The purpose of this paper is to investigate the transitions practitioners undergo as they move from dental school to their first job in a dental clinic and their learning…

Abstract

Purpose

The purpose of this paper is to investigate the transitions practitioners undergo as they move from dental school to their first job in a dental clinic and their learning in the workplace. The paper aims to investigate their use of ethical principles as they engage in practice, providing a theoretical explanation for the gap practitioners experience when moving from the school to the workplace, and also suggesting some viable alternatives for dental education.

Design/methodology/approach

The database for this study consists of videotaped interviews with dentists. To analyze our data we followed the principles of interaction analysis, analyzing the data both individually and collectively, until some hypotheses were generated. Then, discourse analysis was used to analyze the interviews.

Findings

From an activity theoretical perspective, the results show that dentists can and do learn ethical principles when working in their dental clinics, interacting with patients, and the findings and suggestions are of especial interest for curriculum planning and development in educational institutions.

Practical implications

This study suggests that theoretical discussions about ethics are not enough to provide practitioners with the skills necessary to work ethically when interacting with patients. From the findings a complementary approach to teach ethics in dental schools is suggested.

Originality/value

Workplace learning has become a preferred topic within many disciplines, such as, for example, sociology, education, and anthropology. However, although there is an established field of medical sociology, little if any attention on workplace learning has been paid to the health sciences in general and dentistry in particular.

Details

Journal of Workplace Learning, vol. 19 no. 4
Type: Research Article
ISSN: 1366-5626

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Article
Publication date: 5 May 2008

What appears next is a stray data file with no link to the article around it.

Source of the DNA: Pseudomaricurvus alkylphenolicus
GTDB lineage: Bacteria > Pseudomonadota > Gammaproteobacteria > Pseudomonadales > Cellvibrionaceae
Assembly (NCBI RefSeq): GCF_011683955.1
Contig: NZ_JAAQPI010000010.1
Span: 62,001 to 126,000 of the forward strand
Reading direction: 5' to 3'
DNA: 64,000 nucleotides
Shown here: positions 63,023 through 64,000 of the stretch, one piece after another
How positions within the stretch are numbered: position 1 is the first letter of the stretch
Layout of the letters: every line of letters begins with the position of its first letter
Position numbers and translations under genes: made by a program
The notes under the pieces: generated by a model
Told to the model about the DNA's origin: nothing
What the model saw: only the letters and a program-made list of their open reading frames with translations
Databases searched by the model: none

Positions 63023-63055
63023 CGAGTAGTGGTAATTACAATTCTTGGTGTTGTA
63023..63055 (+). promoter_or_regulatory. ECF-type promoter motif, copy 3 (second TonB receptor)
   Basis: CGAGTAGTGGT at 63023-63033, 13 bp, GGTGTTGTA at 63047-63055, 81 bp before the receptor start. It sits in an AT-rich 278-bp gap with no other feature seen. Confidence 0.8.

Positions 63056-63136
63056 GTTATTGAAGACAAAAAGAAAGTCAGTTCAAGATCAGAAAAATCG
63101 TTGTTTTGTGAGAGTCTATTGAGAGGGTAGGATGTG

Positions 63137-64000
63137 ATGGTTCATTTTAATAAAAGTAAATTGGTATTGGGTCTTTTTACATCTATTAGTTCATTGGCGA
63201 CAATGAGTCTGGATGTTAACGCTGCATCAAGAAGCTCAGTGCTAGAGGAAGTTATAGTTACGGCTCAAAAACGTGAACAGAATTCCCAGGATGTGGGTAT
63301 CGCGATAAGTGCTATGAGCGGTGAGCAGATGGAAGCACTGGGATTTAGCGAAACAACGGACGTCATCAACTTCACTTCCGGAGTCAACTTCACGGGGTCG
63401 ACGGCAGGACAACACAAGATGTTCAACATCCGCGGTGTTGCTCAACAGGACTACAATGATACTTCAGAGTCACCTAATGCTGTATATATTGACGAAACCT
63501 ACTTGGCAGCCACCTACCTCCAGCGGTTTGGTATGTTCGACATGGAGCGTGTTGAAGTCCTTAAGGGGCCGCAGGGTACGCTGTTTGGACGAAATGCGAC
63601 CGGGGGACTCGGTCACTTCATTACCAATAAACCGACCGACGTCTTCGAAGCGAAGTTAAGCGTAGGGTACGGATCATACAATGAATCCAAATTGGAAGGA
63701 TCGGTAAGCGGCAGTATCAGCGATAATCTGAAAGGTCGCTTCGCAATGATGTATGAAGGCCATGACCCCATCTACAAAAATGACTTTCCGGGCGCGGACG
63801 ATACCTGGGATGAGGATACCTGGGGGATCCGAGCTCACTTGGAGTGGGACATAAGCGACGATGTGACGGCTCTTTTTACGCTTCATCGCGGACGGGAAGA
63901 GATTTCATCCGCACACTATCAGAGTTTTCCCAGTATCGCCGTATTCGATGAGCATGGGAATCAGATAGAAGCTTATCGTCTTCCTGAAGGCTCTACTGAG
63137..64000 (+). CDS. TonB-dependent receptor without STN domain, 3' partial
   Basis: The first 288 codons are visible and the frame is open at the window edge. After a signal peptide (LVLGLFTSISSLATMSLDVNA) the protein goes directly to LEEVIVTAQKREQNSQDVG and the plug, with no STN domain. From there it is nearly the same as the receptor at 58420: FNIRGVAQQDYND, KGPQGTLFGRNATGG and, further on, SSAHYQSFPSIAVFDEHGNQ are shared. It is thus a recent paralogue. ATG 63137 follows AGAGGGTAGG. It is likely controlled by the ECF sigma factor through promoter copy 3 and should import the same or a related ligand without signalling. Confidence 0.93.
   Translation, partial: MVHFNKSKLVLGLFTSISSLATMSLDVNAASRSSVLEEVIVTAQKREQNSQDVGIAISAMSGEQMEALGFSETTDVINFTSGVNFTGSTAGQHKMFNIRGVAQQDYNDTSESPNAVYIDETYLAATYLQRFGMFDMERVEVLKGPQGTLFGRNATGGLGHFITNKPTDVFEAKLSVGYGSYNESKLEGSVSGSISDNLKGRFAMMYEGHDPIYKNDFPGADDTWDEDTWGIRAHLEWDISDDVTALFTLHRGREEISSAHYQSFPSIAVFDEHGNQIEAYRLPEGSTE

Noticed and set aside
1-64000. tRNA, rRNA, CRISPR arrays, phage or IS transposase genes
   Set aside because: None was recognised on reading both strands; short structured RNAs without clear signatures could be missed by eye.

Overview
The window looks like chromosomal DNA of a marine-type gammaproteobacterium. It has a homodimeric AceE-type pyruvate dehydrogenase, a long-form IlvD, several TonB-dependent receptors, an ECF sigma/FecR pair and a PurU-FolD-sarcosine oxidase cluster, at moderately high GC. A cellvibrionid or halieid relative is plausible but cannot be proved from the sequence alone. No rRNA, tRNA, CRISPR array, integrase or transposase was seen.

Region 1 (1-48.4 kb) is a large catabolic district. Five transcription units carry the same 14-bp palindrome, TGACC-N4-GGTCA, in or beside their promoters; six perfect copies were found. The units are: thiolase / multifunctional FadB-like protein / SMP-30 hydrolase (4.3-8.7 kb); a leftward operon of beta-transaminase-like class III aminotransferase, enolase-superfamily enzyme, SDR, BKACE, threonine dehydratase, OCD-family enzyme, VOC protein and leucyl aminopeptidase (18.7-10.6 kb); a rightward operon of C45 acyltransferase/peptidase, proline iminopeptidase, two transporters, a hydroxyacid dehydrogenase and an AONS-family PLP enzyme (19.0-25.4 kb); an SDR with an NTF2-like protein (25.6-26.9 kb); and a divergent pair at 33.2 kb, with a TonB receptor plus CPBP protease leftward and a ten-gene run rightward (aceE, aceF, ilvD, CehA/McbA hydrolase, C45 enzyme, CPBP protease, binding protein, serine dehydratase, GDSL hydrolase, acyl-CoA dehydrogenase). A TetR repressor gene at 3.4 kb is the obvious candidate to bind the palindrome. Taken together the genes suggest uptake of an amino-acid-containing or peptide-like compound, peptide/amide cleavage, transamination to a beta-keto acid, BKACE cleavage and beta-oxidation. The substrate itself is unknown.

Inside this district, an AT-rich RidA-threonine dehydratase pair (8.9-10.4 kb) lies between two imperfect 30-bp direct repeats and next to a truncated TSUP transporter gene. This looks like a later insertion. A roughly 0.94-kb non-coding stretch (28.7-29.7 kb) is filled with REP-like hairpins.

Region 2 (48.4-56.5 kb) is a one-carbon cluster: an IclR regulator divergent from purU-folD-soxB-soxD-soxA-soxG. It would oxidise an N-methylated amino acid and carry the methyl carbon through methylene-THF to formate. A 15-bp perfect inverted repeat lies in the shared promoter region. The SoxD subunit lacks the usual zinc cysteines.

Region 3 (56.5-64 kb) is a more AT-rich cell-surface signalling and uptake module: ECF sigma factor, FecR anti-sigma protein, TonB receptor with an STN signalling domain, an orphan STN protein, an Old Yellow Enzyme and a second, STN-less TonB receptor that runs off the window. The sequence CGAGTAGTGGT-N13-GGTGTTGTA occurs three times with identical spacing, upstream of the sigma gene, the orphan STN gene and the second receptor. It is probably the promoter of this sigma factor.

Michael Roth, Christina Ulardic and Juerg Trueb

Agricultural yield and commodity prices are very sensitive to weather patterns such as drought, excessive rain, or frost. Consequently, unseasonable weather can cause…

Abstract

Agricultural yield and commodity prices are very sensitive to weather patterns such as drought, excessive rain, or frost. Consequently, unseasonable weather can cause major losses for players in the agricultural value chain, including input providers, farmers, commodity traders, and food processors. In this paper information recorded by PriceWaterhouseCoopers on behalf of the Weather Risk Management Association is complemented by Swiss Re’s market intelligence to examine demand patterns for weather risk transfer solutions. There is a particular focus on the evolution of demand from the energy sector compared to the agricultural sector as a means of identifying the critical success factors needed for a prospering market. Our findings show that recent growth in the weather risk transfer market is mainly related to speculative trading in the energy sector. Stakeholders in the agricultural sector around the world are growing increasingly interested in weather risk transfer products. However, the lack of exchange‐based instruments in this field, the relatively high basis risk between weather indexes and agricultural markets are still highly regulated, and inadequate information and training are all impeding the growth of this business.

Details

Agricultural Finance Review, vol. 68 no. 1
Type: Research Article
ISSN: 0002-1466

Keywords

Content available
Article
Publication date: 1 June 2006

Darryl Dymock

166

Abstract

Details

Journal of Workplace Learning, vol. 18 no. 4
Type: Research Article
ISSN: 1366-5626